Resilience fatigue is an actual condition that many family caregivers run into. Could you have resilience fatigue and not know it? Here is everything you need to know about this issue.

Resilience Fatigue Explained

When you’re helping your mom or dad every day, you probably don’t take many breaks. You know they depend on you, so you make sure there is no point where you’re unavailable. You keep powering through each day, even when you’re tired, down, or frustrated.

You show up with a smile on your face and a positive attitude. It’s all a front, however, as you really didn’t want to get out of bed and make the drive to your parents’ home. You’re acting cheerful, but the truth is you’ve been “on” for so long that you’re burning out.

That’s resilience fatigue. You’ve been pushing yourself to remain positive and motivated, and it’s now backfiring. You’re desperate for a break, but you can’t see how to make it work.

Why Do Many Family Caregivers Become Exhausted?

Helping your parents with their daily activities shouldn’t be so tiring. Why is it? A lot of it comes down to the extra work you take on. You’re helping your parents out, which makes you feel helpful, but you also have everything else you do daily.

You have a full-time job, so you’re rushing from work to help your parents with dinner. After that, you head home where you have to get laundry started, walk your dog, and make sure your kids have eaten and done their homework.

Many family caregivers find it hard to set limits and say no. You’re going from a 40-hour workweek to 40 hours at work, plus an average of 22 hours helping your mom and dad, and the commute time between work, their home, and your home. Holding a full-time and unpaid part-time position is exhausting.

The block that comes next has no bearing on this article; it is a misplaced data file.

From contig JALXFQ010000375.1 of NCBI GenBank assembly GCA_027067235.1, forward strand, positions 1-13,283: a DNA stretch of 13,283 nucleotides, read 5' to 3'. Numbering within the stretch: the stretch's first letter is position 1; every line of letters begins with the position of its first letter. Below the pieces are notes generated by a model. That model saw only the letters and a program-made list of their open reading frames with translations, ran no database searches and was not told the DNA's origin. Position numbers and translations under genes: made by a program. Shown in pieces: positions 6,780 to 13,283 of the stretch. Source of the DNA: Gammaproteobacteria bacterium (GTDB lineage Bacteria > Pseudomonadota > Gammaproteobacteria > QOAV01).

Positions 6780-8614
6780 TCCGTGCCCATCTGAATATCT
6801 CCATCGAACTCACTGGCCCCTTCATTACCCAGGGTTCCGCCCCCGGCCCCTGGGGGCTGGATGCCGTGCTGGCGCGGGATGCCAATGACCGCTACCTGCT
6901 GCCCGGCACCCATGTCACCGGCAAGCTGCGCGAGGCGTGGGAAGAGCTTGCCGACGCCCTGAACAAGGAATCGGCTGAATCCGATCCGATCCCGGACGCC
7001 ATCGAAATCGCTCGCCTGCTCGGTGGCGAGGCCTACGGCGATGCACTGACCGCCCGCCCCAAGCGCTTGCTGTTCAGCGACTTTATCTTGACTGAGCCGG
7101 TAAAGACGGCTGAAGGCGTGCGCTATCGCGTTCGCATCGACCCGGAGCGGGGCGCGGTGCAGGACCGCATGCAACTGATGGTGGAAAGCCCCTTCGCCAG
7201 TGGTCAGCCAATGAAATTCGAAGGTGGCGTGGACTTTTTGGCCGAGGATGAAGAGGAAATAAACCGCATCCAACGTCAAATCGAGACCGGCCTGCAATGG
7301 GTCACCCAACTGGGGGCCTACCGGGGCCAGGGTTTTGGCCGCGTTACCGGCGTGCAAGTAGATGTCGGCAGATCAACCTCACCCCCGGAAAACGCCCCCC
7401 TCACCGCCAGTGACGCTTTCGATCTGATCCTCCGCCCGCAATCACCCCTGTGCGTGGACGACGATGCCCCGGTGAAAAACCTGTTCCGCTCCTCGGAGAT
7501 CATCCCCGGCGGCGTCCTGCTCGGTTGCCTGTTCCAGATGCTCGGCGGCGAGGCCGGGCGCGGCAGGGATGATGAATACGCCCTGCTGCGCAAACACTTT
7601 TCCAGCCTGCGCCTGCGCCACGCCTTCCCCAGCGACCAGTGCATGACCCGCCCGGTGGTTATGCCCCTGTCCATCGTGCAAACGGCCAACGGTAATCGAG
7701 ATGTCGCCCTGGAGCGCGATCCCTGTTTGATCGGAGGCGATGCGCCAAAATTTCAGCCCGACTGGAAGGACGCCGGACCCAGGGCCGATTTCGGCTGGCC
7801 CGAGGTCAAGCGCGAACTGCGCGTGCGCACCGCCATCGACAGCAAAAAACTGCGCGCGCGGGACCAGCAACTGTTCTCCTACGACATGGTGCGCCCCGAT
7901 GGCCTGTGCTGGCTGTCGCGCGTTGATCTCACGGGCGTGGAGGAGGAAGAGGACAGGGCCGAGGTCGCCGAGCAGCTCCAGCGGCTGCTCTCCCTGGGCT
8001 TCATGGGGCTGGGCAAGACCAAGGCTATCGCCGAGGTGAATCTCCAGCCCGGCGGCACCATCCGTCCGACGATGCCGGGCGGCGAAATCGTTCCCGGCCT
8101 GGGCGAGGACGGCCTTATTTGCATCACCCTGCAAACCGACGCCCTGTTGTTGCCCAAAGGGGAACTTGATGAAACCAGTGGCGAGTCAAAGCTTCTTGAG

What Can You Do?

You need to leave time for yourself. If you’re working 40 hours and have an hour commute twice a day, that’s 50 hours a week already. Add in 20 hours with your parents, and it’s too much.

You don’t have to ignore your parents, but you can set limits. Agree to help them with laundry on weekends, but they need to have home care during the week to have nights to yourself.

One of the best ways to prevent resilience fatigue is by making sure you take days off now and then. It’s okay to want to be there for your parents, but you can’t lose track of yourself in the process. Call a home care agency and ask about respite care.

Respite care enables you to take time off every now and then. While you’re focusing on your own interests and needs, your parents have caregivers to makes sure their needs are met.


If you or an aging loved one is considering home care in St. Louis Park, MN, and the surrounding areas, please contact the friendly staff at CareBuilders at Home Minnesota. Call today 612-260-2273.